Lobsters, hippies, and a prison love-story
Three books with New England roots come out this week, dealing with lobsters, hippies, and a fictional convict and the prison psychologist who used to love her. In “The Last Lobster: Boom or Bust for Maine’s Greatest Fishery?’’ (St. Martin’s), Christopher White dives into the lobstering boom that’s taken place over the past five years, with a harvest in 2013 of nearly 128 million pounds. That’s six times the haul in the late 1980s, and White asks what’s causing it (possible answers: global warming, lack of predators), and wonders how long it can last.
A Melrose native who now lives in Vermont, Yvonne Daley tracks a different sort of boom in her book “Going Up the Country: When the Hippies, Dreamers, Freaks, and Radicals Moved to Vermont’’ (University Press of New England). Daley argues that Vermont’s counterculture — its communes, its ice cream, its drugs, its politics — has had a vast impact on the culture of the country writ large. On June 7 at 6:30 pm, she’ll discuss her book at the Vermont Farmers Food Center in Rutland, Vt.
In Debra Jo Immergut’s debut novel, “The Captives’’ (Ecco), a woman finds herself in jail for a violent crime, with a prison psychologist who was obsessed with her in high school. Immergut, who lives in Northampton and has spent time working in prisons, published a book of short stories over 25 years ago. She’ll be reading with Edie Meidav on June 6 at Broadside Books in Northampton.
Reader Prom and Book Drive
Porter Square Books is hosting its first annual Reader Prom and Book Drive, inviting people to don their finest prom-wear and bring a book to donate to Harvard Square’s Y2Y homeless shelter. The event will feature all the usual accoutrements of a prom: dancing, snacking, drinking, prom pictures, the crowning of a king and queen, sort of (in this case a randomly selected author and illustrator), and chaperones including Celeste Ng, Krysten Hill, and Raul the Third. Tickets are between $35 and $100, and all proceeds benefit the nonprofit Porter Square Books Foundation, which works to foster a love of reading among children and families through author visits to schools and book giveaways. The literary soiree will take place June 9 at 7:30 pm at the George Dilboy VFW in Somerville.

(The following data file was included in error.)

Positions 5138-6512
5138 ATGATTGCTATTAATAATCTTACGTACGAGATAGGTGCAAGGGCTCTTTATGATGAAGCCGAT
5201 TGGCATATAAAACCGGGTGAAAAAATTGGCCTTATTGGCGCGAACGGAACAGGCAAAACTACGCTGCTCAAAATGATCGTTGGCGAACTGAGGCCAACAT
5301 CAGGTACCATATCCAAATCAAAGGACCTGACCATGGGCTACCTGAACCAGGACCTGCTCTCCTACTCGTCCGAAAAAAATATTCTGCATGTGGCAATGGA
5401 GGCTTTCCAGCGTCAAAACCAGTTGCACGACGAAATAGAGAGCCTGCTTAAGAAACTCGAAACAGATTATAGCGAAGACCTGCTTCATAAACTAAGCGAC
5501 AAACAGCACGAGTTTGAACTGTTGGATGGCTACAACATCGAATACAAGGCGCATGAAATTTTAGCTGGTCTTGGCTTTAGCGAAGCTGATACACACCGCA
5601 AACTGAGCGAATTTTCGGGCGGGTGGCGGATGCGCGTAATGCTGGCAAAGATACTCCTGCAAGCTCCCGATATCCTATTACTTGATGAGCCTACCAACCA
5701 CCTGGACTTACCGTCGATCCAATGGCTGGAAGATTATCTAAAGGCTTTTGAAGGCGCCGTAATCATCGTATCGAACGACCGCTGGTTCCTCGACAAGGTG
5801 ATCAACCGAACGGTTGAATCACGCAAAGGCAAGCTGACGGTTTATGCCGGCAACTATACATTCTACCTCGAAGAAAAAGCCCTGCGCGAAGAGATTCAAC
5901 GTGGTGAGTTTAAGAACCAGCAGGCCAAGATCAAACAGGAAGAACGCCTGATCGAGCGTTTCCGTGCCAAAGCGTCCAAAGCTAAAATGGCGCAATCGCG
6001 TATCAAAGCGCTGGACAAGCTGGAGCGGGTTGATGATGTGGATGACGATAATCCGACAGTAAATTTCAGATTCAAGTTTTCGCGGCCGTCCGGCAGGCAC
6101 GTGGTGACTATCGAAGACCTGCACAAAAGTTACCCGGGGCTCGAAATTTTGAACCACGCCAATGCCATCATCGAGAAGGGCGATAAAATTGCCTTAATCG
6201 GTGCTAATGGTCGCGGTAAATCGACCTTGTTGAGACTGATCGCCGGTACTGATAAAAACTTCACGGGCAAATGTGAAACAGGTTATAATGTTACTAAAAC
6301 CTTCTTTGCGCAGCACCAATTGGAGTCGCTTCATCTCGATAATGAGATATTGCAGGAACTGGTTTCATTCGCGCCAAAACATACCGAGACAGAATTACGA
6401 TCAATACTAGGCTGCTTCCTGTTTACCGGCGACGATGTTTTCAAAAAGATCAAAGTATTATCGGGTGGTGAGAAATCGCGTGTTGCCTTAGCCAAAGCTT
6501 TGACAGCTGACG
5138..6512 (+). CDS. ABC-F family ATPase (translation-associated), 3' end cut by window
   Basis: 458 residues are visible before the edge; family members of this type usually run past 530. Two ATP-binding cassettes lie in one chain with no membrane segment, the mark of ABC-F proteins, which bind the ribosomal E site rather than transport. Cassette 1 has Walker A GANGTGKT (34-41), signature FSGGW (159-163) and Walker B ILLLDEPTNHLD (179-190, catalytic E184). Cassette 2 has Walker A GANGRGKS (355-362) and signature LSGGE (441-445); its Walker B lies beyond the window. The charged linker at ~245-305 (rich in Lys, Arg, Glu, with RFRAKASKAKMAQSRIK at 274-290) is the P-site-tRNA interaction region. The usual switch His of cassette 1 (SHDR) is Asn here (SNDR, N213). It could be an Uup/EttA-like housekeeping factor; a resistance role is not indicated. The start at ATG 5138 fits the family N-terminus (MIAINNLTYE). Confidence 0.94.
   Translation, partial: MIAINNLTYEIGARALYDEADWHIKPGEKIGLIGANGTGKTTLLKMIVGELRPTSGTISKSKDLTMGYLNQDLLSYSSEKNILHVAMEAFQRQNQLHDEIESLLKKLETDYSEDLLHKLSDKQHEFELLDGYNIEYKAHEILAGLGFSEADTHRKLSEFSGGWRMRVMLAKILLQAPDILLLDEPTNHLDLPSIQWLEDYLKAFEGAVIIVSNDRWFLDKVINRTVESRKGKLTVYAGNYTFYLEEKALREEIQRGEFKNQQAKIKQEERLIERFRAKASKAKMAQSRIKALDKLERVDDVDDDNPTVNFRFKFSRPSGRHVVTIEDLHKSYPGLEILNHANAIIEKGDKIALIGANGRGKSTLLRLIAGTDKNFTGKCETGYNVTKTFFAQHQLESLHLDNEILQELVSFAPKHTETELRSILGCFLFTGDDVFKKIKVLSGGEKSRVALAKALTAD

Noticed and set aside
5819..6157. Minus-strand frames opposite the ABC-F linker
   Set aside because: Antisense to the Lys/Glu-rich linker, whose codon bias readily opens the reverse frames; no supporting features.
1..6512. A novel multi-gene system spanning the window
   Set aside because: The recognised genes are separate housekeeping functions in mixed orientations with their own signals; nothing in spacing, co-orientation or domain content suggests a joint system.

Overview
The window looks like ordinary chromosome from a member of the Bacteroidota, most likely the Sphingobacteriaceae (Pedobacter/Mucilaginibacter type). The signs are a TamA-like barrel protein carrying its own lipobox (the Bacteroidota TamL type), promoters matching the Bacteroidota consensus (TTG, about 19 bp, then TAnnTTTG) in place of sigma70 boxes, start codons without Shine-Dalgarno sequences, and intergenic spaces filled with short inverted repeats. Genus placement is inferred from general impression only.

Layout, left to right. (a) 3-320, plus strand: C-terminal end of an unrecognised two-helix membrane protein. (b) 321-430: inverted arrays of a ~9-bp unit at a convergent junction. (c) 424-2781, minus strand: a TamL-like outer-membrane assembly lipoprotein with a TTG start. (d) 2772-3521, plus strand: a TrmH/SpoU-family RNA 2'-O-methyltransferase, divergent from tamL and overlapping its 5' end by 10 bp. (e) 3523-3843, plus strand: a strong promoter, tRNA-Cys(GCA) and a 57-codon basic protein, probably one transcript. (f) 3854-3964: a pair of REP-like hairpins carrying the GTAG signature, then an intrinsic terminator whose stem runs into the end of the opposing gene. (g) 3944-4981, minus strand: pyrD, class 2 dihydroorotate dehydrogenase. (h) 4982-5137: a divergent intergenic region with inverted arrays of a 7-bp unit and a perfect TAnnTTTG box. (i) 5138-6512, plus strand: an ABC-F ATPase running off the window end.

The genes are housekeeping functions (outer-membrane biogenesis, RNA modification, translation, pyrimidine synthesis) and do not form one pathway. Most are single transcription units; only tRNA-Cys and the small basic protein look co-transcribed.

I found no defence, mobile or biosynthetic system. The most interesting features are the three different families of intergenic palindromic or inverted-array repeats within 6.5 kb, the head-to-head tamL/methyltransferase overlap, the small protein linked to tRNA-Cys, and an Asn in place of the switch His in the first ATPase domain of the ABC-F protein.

Chautauqua Prize winner
Alexandria Marzano-Lesnevich’s haunting and powerful true-crime memoir, “The Fact of a Body: A Murder and a Memoir’’ (Flatiron), recently won this year’s Chautauqua Prize, which honors fiction or nonfiction “that provides a richly rewarding reading experience,” valuing the author’s “significant contribution to the literary arts.” The prize includes a $7,500 purse and an expenses-paid spot at the summer residency program at the Chautauqua Institution. The nonprofit education center and resort in upstate New York promotes “excellence and creativity in the appreciation, performance and teaching of the arts.”
“If They Come for Us’’by Fatimah Asghar (One World)
“The Hard Stuff: Dope, Crime, the MC5, and My Life of Impossibilities’’ by Wayne Kramer (Da Capo)
“Invitation to a Bonfire’’by Adrienne Celt (Bloomsbury)
Pick of the week
Ellyne Raeuber at the Book Loft in Great Barrington recommends “I Am, I Am, I Am: Seventeen Brushes with Death by Maggie O’Farrell’’ (Knopf): “We’ve all had a glimpse of our mortality, but O’Farrell’s 17 essays, all brushes with death and each related to a body part, serve more than a reminder of those moments. A successful novelist, O’Farrell here becomes a lyrical writer of her own life, a life lived in danger as well as in the mundane every day. She makes it all important and we come out the wiser for having read about a precious life, or how precious life is.”
The Boston Globe may earn a portion of sales from products that are purchased through our site as part of our Affiliate Partnerships with retailers.Nina MacLaughlin is the author of “Hammer Head: The Making of a Carpenter.” She can be reached at firstname.lastname@example.org.